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The battle against inflation took an intriguing step forward yesterday. The Surface Transportation Board (STB) issued a decree stating that "The Board found that CSX Transportation, Inc. (CSX) was charging unreasonably high rail rates and ordered CSX to reduce rates and to pay reparations on six of the seven movements challenged by DuPont." This marks the resolution of a complaint where DuPont challenged "...CSX rate increases of 30% to 176% on seven routes." Furthermore, the STB declared:
"Today's unanimous decisions demonstrate the Board's dedication to resolving disputes between railroads and their customers in an accessible, affordable, and expeditious manner. Freight-rail customers can rest assured that the Board will take effective action to strike down unreasonably high rail rates."
You cannot get much clearer than that. This government agency has positioned itself squarely on the side of the consumers of rail transportation and has positioned itself as an inflation fighter. This case is particularly interesting because years of de-regulation and industry consolidation have provided railroad companies with enormous pricing power that they have lacked for decades. For example, ABC News quotes the American Chemistry Council as claiming that "two-thirds of U.S. chemical plants that rely on railroads are served by one carrier." In my last piece, I asked what government intervention could help prop up the market this time. I pointed the finger at oil since high prices have provided us the latest crisis to battle. Perhaps we should be thinking more broadly at the range of powers the government might bring to force market participants to cap prices.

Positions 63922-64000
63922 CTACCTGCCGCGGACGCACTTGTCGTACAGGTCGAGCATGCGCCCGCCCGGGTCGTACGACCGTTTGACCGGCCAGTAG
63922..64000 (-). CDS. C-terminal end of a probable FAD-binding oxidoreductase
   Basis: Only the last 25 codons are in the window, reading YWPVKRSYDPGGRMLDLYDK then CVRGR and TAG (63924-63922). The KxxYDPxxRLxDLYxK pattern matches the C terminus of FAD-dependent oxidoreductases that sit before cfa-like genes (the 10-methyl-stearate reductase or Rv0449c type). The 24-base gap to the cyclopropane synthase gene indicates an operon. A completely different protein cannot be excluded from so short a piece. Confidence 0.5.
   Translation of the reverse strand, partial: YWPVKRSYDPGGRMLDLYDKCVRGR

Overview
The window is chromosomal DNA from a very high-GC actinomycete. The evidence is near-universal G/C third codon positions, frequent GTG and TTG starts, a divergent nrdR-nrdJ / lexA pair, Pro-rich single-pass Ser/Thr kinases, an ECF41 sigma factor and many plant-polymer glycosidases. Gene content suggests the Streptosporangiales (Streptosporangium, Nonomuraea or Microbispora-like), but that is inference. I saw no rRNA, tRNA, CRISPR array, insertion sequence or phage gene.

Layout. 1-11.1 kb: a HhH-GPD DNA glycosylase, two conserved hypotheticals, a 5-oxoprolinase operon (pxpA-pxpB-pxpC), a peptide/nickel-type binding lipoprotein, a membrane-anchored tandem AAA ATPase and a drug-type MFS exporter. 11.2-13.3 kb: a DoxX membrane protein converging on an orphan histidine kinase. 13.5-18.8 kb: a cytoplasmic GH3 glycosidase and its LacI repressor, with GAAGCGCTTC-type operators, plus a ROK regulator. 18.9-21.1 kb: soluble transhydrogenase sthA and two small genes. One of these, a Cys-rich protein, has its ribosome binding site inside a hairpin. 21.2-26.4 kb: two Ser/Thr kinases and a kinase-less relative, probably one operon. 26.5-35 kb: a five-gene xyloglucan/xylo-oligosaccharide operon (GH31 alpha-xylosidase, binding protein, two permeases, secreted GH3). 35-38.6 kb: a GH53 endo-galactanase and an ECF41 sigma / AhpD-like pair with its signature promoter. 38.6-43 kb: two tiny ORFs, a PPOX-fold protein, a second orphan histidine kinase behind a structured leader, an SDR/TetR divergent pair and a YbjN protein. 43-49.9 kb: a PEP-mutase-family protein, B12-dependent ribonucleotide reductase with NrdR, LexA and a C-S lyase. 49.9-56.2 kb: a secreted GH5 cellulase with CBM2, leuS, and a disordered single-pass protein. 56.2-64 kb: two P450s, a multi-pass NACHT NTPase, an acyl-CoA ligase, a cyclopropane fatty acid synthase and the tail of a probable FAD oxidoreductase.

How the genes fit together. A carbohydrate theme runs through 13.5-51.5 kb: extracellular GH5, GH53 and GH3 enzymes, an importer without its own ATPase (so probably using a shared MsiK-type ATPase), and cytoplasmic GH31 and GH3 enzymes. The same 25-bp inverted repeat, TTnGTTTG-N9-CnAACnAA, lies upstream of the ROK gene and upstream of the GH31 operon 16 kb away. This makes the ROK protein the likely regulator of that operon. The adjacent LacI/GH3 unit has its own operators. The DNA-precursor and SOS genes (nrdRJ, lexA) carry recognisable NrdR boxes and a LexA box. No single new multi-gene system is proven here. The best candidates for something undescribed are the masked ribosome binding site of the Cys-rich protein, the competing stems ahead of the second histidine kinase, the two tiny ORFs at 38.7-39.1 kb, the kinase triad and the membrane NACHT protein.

The funny thing about fighting inflation is that it will create winners and losers. For every consumer that suffers from increased price burdens is a producer and/or supplier who breathes a sigh of relief at the bottom line. Price increases also often help pay for much needed investments in new machinery, infrastructure, etc... that in turn sustain profits in the future. The Federal Reserve over the years often noted that inflation had remained tame partly because of a lack of pricing power across a wide range of industries (for example, see "Price squeeze ahead" from Oct 18, 2005). That balance of power has been gradually shifting against the consumer, and we can hear it on the quarterly earnings conference calls. Analysts often ask about pricing because it says a lot about the health of a company's profits. In April, I talked about a market of rags and riches, and I pointed to CSX's conference call:
"..I see this nugget from CSX's earnings call on Wednesday (from briefing.com): 'Higher pricing more than offset weakness in volumes. Co says most of its markets had strong revenue growth. Co expects pricing momentum to continue. Higher exports are helping drive traffic, although imports have slowed. Co says it was able to achieve continued pricing gains due to overall cost and service advantages that rail provides versus other modes of transportation.' So, how in the world is CSX able to command higher prices with weakening volumes? Why are their customers willing to pay up? Is CSX relying on a smaller and smaller base of the few industries that are doing well?"
I now have some of the answer. Rail customers have been compelled to pay up because railroads operate monopolies in many markets. These customers are fighting mad and have taken their cases to the government. (See a good summary in "Freight railroad customers complain about prices, service.") CSX saw its stock price plummet into Monday's close when this rate decision was announced. It will be interesting to watch whether this marks the beginning of the end for the rails' incredible run. Since breaking out at the beginning of 2005, CSX is up a nifty 210% and carries a trailing P/E of 19, and forward P/E of 15 with a PEG ratio right at 1.
Be careful out there!
Full disclosure: No positions in CSX or DD. For other disclaimers click here.